Two Mueller prosecutors believe they had 'sufficient evidence' to criminally charge Trump with obstruction
FBI Director Robert Mueller testifies during a House Appropriations Committee hearing on the FBI Budget, on Capitol Hill on March 19, 2013 in Washington, D.C. (UPI/Kevin Dietsch via Creative Commons)

Sources with knowledge of special counsel Robert Mueller's investigation have told journalist Murray Waas that at least two prosecutors on Mueller's team believe they had enough evidence to charge President Donald Trump with criminal obstruction of justice -- but they didn't do so because of the Department of Justice's policy that a sitting president cannot be indicted.

According to Waas, the prosecutors told officials at the Department of Justice that "had it not been for the unique nature of the case -- the investigation of a sitting president of the United States, and one who tried to use the powers of his office to thwart and even close down the special counsel’s investigation -- they would have advocated that he face federal criminal charges."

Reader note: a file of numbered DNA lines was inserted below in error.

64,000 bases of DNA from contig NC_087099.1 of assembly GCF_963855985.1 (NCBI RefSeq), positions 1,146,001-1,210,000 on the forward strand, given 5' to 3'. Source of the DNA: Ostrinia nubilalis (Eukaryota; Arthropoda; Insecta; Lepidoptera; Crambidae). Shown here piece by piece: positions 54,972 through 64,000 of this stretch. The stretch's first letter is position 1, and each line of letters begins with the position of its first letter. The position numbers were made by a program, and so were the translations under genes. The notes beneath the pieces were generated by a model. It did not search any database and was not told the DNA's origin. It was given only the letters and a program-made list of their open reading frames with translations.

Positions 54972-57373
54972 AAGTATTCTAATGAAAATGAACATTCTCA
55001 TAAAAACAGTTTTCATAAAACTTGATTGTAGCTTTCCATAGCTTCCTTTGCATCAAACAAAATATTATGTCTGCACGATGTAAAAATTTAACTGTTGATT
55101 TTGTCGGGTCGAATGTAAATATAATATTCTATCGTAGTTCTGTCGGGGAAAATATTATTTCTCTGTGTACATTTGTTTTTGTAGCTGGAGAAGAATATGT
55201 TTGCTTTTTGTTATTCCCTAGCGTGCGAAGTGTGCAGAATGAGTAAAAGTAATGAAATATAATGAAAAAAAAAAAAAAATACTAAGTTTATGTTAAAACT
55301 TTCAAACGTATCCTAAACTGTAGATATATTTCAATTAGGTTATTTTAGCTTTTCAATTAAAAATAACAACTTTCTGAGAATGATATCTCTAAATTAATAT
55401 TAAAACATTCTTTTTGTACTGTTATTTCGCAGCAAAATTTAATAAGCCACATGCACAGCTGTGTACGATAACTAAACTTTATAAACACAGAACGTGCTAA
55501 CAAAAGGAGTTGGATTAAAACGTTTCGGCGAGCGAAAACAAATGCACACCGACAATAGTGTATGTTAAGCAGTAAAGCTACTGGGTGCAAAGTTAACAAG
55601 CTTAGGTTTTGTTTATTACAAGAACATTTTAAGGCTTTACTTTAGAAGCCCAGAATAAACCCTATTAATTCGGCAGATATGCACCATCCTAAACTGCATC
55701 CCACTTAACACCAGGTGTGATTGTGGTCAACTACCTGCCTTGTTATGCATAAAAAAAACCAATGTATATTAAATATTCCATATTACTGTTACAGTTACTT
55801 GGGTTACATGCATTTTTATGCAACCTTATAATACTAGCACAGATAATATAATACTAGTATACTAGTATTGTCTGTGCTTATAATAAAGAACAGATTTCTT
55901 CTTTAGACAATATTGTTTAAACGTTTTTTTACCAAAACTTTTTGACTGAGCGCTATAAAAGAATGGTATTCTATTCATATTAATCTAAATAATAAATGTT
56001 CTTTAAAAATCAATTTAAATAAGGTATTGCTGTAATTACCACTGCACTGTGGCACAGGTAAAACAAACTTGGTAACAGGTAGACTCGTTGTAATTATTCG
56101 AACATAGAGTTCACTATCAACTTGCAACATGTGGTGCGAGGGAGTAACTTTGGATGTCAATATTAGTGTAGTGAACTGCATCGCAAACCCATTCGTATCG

Mueller's report specifically states that it would have exonerated Trump of obstruction if it felt it could do so -- and then pointedly declined to exonerate him.

The report also outlined multiple instances in which Trump may have obstructed justice, including his orders to White House counsel Don McGahn to fire Mueller and his order to henchman Corey Lewandowski to tell then-Attorney General Jeff Sessions to retract his recusal from the Russia probe.